Messy business


From todays session… its funny the things you forget eg WHY AM I GETTING NO SIGNAL ON THE NAGRA!?! (oh right, i switched to monitoring off tape & had stopped rolling to check levels – doh!) – I’m recording at 15ips and am going to transfer the Nagra recordings to ProTools at 192kHz at 15ips, 7.5ips, 3.75ips and also try scrubbing/varispeed sounds past the heads….

One thing I noticed about using tape & digital today: I think recording on Nagra/tape might be akin to shooting film vs digital – I was much more careful what I rolled tape on, whereas digital I kept rolling on everything….

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Need more arms

Following on from my Soviet Tek post, I was tipped off to a local auction today, at a place which usually has deceased estates & general junk but item #4 in todays auction was a set of TAMA drum pads!! Is that a coincidence or what!?! So I raced over, registered to vote & bought the set for $100! And best of all, along with the 4 drum pads there was also a kick drum pad! Thanks heaps Tom, for the tip :)

need more arms!

So now I have too many drum pads, if thats actually possible – 12 in total, maybe I’ll tune them chromatically & practice my scales! I’ll need to invest in a few more brackets, so I can get the layout & angles of the pads more playable, but for now am making do borrowing stands from my acoustic drum kit, which is disassembled presently anyway, as I need my quiet/recording room for HISSandaROAR sessions.

Speaking of HISSandaROAR, my recording session this afternoon is both digital & analog: Recording to the Sound Devices 744 with MKH8040 ORTF, MKH8050 and MD421 and to my Nagra 4.2 with an MKH8040. Getting the Nagra ready I had forgotten what a mission it is to load up with batteries!

battery power

Thats 12 D size batteries! Next time you’re at the supermarket have a grimace at what those cost, especially when you buy two sets of them!

battery power

What I am recording is going to be a bit loud (hence the MD421) but I was also a bit worried about impact vibrations travelling up mic stands into the MKH80X0 mics, so I’ve tried a DIY approach to float the mic stands, using those pool floater things – Aquastix Foam Tubes Pool Noodle is the technical term… will soon see how well they function, I know Primacoustic make ‘proper’ ones although not sure how well they would stand up to outside use: TriPad Microphone Stand Isolator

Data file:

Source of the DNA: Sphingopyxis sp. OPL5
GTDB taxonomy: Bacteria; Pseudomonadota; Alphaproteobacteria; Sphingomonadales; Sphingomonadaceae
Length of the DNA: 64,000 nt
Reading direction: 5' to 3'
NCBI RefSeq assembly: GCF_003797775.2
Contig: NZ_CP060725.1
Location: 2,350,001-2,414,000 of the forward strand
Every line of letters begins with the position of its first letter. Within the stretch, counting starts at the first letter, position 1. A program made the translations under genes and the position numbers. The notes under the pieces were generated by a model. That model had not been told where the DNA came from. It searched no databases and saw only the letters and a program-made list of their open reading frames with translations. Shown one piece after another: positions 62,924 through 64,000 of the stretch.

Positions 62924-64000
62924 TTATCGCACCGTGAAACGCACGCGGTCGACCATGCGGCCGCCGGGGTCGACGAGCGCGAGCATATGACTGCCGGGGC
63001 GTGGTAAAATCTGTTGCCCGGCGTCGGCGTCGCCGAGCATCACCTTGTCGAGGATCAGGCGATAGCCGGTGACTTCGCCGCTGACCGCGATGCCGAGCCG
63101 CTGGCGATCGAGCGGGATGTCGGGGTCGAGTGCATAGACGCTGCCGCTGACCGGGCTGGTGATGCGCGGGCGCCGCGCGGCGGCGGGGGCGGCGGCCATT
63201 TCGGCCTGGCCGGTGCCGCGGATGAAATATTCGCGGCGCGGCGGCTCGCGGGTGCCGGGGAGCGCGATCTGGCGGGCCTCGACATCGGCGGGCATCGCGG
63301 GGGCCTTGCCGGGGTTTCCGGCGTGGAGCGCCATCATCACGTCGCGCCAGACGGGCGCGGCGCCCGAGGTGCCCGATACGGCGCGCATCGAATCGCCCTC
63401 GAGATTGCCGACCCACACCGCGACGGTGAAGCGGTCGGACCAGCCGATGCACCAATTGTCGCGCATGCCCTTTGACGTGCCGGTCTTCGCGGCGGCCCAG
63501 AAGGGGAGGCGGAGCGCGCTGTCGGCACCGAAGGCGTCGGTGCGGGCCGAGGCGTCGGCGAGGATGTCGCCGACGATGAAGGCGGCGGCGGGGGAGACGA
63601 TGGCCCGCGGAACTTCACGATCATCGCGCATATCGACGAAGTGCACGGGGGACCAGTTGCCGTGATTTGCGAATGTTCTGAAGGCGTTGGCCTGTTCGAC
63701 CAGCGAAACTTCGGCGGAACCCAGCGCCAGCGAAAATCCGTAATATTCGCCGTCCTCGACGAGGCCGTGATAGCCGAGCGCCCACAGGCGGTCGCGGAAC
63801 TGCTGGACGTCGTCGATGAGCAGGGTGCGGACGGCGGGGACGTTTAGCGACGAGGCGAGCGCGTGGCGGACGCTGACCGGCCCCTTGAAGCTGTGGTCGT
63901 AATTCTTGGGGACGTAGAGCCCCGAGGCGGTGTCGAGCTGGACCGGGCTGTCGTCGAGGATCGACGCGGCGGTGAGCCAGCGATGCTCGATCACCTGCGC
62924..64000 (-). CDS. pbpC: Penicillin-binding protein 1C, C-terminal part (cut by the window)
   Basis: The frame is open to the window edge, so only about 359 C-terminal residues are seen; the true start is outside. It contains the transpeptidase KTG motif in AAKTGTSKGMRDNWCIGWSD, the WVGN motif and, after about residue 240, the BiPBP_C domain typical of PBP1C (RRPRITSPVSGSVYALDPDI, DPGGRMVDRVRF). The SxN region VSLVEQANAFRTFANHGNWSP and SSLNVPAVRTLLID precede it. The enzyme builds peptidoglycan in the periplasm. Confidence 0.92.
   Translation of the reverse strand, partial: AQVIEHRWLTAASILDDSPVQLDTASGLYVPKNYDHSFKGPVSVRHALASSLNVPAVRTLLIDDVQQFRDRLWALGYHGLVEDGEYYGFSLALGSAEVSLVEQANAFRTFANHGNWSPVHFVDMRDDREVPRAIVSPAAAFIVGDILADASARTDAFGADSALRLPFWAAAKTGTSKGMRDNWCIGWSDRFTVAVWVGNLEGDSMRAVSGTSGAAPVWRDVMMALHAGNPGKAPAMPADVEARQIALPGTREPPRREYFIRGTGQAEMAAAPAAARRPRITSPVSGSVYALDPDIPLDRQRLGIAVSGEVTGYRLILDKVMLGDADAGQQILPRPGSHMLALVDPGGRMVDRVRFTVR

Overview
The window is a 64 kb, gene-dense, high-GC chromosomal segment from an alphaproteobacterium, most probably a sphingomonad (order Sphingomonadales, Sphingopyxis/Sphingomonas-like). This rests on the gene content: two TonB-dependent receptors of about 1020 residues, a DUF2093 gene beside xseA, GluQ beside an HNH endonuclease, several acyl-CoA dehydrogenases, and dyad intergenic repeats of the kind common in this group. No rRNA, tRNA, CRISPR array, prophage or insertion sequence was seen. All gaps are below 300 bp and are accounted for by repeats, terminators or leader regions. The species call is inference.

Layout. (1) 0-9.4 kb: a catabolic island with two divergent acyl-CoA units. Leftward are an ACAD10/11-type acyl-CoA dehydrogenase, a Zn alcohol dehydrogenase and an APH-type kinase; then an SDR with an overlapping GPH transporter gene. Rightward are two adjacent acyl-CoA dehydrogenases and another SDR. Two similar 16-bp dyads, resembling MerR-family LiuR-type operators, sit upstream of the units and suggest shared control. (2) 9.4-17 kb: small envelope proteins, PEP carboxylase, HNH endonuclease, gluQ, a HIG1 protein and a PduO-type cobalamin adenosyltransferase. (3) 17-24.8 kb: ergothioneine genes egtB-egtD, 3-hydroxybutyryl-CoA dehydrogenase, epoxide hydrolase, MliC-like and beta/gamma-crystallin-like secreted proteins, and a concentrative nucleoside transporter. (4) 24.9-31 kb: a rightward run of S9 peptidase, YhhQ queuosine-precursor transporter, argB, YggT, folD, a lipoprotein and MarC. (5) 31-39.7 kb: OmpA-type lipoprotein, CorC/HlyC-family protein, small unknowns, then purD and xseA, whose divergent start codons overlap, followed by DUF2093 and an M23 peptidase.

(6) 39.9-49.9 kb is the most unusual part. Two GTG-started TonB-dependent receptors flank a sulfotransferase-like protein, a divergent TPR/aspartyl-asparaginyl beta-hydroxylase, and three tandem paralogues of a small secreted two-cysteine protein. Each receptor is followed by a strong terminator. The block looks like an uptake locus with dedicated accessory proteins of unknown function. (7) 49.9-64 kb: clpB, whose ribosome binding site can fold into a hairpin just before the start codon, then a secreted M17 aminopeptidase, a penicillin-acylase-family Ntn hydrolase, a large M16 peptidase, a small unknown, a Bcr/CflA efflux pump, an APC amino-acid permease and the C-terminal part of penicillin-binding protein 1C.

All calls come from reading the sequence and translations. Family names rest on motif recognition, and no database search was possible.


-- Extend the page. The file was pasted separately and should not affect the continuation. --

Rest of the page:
mic stand floaters

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Soviet Tek

A couple of months ago I became a little bit obsessed with drum synths – it started off after I randomly bought a TAMA Techstar TS602 drum synth and 2 drum pads off TradeMe, I posted this snapshot at the time:


I bought it on a whim but really love jamming with it, and I was also really surprised at the range of very useable sounds I could get from it – useable & interesting, boooom, sctk etc etc. But two drums does not a kit make, so I kept an eye on TradeMe for any other such elements and a while back another TS206 came up for sale, and separately a set of 3 hex shaped drum pads. Now I was starting to get somewhere! But seeing how the analog drum synth units were not really sought after (the first one didn’t sell at all & I bought it after it was relisted a couple of times) I started to wonder if there were any other analog drum synth units that might be equally as rewarding AND under appreciated… Plus I was really interested in another drum synth brain for more variety, so after spending a few hours on youtube I found what I was looking for! If the Tama TS206 units are interesting & a bit idiosyncratic, my discovery was totally anachronistic – I had never heard anything like it! Next stop eBay!!

So I found one in ‘as new’ condition bought it & waited… and waited… and waited. It was shipping from Ukraine and I started to wonder if it had been lost amongst the turmoil that country is going through, but just as I was starting to give up hope, my patience was rewarded: